Tag Archives: Taxi Driver

Movie Crime Log: Dying, Enemy, Woman

So, look, I’m about to deliver you a mixed-bag of news. Grip the arms of your chair and hang on for dear life. The bad news is, it’s 2015 already. 2014 is gone, never to return. The good news is, the year is kicking off with a Nicolas Cage movie!

In Dying Of The Light he stars as Evan Lake, a desk-bound Langley CIA agent forced into retirement by signs of early onset dementia. When his former tormentor pops up on the grid Lake decides to deliver him some good old-fashioned retribution while he still can.

Dying Of The Light has an interestingly tortured development. It was intended to be directed by Nicholas Winding Refn and star Harrison Ford, but Refn bailed to direct Drive instead. Screenwriter Paul Schrader – you know, Taxi Driver and suchlike – then directed from his own script.

But the movie was taken away from him by the studio and re-edited and mixed. The expressionist colour-scheme Schrader used was removed. The whole thing has received, as a result, a suitably tepid critical response. My earlier enthusiasm in the first paragraph was clearly misplaced. However, do make your own mind up by eyeballing this trailer.

Behold Cage’s grim countenance:

Dying Of The Light is out today in cinemas and available on your new laptop tomorrow.

Moving on.

It’s well-know that somewhere in the world, we all have a doppleganger, someone who looks just like us. Mine is Alijaz from Strictly. In Enemy Jake Gyllenhaal plays beardy Adam, who’s watching a film when he sees someone just like him in the background. Oh, the irony. He becomes obsessed with finding his double. ‘The result,’ it says here, ‘is a haunting and provocative psychosexual thriller about duality and identity, where in the end only one man will survive.’

Enemy is based on the Nobel Prize-winning novel by Jose Saramago and directed by Denis Villeneuve, the bloke who made the awesome Prisoners, so it’s probably worth the watch. Double movies are always kind of creepy. And Gyllenhaal’s mostly good in everything, these days. Except Prince Of Persia. That was totes rank.

So a few years back Susan Hill wrote a ghost story called The Woman In Black, and I think it’s fair to say it’s done quite well. It became a long-running – and trouser-browning scary – theatre production, and then a movie starring the boy wizard.

Now there’s a sequel called Woman In Black: Angel In Death which delivers up more period scares, courtesy of Hammer Films. The action moves forward to the Blitz, when a group of schoolchildren are taken to the old, sinister estate — always a good place to house some shell-shocked kids – and here must confront the dark force who still resides in the house.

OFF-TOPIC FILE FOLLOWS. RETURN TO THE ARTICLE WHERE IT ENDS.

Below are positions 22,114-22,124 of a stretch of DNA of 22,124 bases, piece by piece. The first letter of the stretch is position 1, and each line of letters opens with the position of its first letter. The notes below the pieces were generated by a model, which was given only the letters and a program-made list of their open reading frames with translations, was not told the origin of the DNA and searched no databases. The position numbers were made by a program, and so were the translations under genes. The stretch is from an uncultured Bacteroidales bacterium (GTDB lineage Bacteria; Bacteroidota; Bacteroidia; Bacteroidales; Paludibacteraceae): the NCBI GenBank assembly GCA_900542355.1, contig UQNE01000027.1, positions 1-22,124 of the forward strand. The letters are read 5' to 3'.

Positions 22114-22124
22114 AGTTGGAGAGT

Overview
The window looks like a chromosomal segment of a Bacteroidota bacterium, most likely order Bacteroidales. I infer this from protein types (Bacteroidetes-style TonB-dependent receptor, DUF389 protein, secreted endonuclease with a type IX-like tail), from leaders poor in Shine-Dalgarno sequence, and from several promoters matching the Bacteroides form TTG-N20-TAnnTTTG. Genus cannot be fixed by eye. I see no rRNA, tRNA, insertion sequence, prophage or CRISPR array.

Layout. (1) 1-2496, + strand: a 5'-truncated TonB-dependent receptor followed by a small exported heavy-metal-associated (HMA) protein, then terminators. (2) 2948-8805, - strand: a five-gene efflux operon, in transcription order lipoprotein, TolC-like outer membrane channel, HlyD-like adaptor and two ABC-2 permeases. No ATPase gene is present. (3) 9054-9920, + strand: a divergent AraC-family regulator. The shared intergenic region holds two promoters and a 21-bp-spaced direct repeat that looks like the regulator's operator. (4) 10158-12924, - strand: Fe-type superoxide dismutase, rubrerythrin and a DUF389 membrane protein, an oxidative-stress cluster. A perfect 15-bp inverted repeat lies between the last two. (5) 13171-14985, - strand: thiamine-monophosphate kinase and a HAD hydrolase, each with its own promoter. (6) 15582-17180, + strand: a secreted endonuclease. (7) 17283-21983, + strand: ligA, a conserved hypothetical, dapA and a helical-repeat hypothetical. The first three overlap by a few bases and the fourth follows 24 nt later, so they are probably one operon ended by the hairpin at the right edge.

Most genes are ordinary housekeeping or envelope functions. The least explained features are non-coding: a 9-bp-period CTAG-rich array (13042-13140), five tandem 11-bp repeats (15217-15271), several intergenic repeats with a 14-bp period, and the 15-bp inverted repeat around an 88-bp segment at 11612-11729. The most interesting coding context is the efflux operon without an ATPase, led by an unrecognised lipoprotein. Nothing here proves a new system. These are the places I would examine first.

I mean, really? Orphans, a decaying mansion full of scary dolls? Aren’t there any suitable B&Bs in town, or what?

Movie Crime Log: Nightcrawler, Countryman & Snatchers

Happy Halloween to you, sirs and mesdames. Let’s hope it’s not like The Purge round your way tonight.

If you don’t want to sit in the dark waiting for the streets to clear of pint-sized zombies and sweet-toothed ghoulies, you could always get the hell out of the house. There’s a thing called a cinema near you.

And the Oscar push starts tonight. Big posters round my way have been shouting ‘A Modern Masterpiece!’ and all sorts to describe Nightcrawler, a neo noir written and directed by Dan Gilroy.

Nightcrawler has been likened to Taxi Driver. It’s the story of Lou Bloom, a misfit drifter, who discovers the world of crime journalism, becoming a nightcrawler who chases ambulances and police sirens in night-time LA. Jake Gyllenhaal’s gone and lost loads of weight and he’s making mad, crazy acting eyes for the ladies and gentlemen of the academy.

Neo noir. I like that phrase, I’m going to use that again.

The Necessary Death Of Charlie Countryman is an oddity. It’s an American-Romanian co-produciton for a start, and features Shia Lebouf –- remember him? At one point he was in, like, every film going. And now, not so much. Curiously, Lebouf briefly dropped out of the production and was replaced by Zac Efron –- but then came back on board.

Anyway, it’s kind of a comedy drama with surreal elements about what happens when you travel abroad to see your girlfriend and discover her psychotic ex-husband is still in the picture.

Now this is more like it. Someone clever has re-released the original Invasion Of The Body Snatchers in key cities. So that’s London and Aberdeen and Lancaster and, er, Letchworth, and some other places.

It’s been hugely influential, of course, for its paranoid take on identity and conformity, and has remade several times. Jack Finney’s original novel ends with the alien body snatchers throwing in the towel and pissing off somewhere else after intense human resistance, but the movie ends on a more ambiguous note.

Every film bore knows it’s regarded as a metaphor for the McCarthy witch hunts or, alternatively, as an allegory for communism, although the producer was somewhat surprised at the many meanings given to it as he thought he was making a sci-fi thriller.

So, look, enjoy your evening, but if someone comes around and asks to place a gigantic pod in your vegetable patch, politely decline. And then leave town.